viet Union of confronting the
United Nations with an ultima-
tum by threatening to go ahead
with nuclear weapons 'tests unless
the western powers agree to So-
viet proposals.
Allan Noble, the British Minis-
ter of -State, told the General-As-
sembly's 81-nation political com-
mittee the Russianls are trying to
stampede the UN into hasty ac-
tion that might risk,, chances of
Big Three agreement on suspend-
ing tests.
Soviet Deputy Foreign Minister
Valerian Zorin immediately de-
nied the ultimatum charge. He
declared the United States and
Britain were guilty of issuing ul-
timatums by attaching conditions
to cessation of tests. He called on
the UN to approve a Soviet-pro-
posed recommendation that the
Big Three suspend tests imme-
diately and unconditionally for all
Noble said the Soviet govern-
ment is threatening to go ahead
with nuclear tests "unless the
western powers here and now
agree to the Soviet proposals."

cal examiner, pronounced him
dead at 3:50 p.m.
Prof. Gilbert became a member
of the physics staff in February
of this year. Prior to that he had
been with the United .States
Atomic Energy A Commission in
Washington since 1955.
Prof. Gilbert received his doc-
torate from State University of
Iowa in 1951. He was a member
of the faculty and the research
staff there from 1942 to 1951.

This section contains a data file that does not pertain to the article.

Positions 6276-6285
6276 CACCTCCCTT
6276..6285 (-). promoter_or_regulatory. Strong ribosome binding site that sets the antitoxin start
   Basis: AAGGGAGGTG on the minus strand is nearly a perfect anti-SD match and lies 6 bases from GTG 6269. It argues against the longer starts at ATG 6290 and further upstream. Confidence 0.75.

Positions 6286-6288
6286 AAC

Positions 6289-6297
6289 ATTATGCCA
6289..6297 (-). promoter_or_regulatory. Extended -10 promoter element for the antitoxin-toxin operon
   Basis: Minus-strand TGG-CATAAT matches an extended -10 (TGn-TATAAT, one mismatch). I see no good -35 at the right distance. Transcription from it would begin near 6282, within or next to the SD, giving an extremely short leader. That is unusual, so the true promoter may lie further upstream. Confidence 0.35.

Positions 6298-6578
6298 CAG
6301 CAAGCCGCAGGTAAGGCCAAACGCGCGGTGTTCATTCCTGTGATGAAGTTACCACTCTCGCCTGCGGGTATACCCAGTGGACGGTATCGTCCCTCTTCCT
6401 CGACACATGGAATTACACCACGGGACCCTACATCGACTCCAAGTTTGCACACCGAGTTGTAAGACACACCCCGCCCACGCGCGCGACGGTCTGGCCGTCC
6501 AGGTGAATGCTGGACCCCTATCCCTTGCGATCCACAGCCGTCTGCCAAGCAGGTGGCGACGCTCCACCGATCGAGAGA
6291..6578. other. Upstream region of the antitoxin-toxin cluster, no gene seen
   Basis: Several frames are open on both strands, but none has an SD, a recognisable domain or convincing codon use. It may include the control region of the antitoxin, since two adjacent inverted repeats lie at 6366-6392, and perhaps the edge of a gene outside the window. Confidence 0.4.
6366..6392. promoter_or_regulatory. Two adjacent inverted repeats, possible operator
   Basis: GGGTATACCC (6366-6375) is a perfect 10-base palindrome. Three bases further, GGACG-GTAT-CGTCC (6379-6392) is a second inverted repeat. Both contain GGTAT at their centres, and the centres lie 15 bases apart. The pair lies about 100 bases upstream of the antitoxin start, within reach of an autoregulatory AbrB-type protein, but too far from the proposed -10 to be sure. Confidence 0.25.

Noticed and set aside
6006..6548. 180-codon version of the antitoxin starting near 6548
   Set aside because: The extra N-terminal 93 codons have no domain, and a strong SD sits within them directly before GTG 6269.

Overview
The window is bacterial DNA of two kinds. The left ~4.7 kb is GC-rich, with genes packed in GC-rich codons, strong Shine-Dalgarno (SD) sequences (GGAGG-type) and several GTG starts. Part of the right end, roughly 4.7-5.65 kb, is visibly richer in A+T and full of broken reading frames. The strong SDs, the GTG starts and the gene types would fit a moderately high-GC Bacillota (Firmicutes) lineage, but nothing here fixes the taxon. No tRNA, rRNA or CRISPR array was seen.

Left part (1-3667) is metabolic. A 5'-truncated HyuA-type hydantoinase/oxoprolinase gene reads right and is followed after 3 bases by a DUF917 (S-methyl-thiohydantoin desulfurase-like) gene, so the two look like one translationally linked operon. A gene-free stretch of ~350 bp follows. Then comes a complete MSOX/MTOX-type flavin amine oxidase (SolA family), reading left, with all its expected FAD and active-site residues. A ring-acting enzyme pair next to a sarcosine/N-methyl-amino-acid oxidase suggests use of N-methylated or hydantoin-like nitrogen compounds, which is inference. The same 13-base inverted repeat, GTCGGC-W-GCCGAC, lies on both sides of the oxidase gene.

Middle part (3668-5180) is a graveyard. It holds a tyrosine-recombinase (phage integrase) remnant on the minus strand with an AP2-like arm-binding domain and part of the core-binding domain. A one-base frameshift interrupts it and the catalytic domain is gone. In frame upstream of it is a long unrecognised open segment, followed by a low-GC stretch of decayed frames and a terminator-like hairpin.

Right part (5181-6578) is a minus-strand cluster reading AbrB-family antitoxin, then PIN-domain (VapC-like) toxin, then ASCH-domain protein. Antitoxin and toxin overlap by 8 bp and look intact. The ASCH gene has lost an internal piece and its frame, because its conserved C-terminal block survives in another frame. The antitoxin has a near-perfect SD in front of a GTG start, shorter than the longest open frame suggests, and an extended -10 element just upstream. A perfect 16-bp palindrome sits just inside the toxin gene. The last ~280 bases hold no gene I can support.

He was associate physicist at
Brookhaven National Laboratory
in Upton, Long Island, from 1951.
to 1955. %
Prof. Gilbert is survived by his
wife, Harriet, and four daughters.
Prof. David M. Dennison, chair-
man of the physics department,
said, "Prof. Gilbert was a brilliant
young physicist who had made his
mark both as a friend and as a
distinguished colleague during the
short time he was with us. We are
saddened and shocked by his tragic,
Europe Tour
Plans Revealed
By Comnuttee
Dates for the 1959 Student Gov-
ernment Council-Union Air Flight
to Europe was announced to the
Union's Executive Council last
night by Martin D. Newman, '60.
It will leave on June 23 and re-
turn on Sept. 1. Although the dates
of departure are fixed, the cities of
arrival and departure are not.
Tentatively, the flight is sched-.
uled to leave from New York and
arrive at Paris, but to leave Europe
from Amsterdam-a free duty port
-and return to New York, New-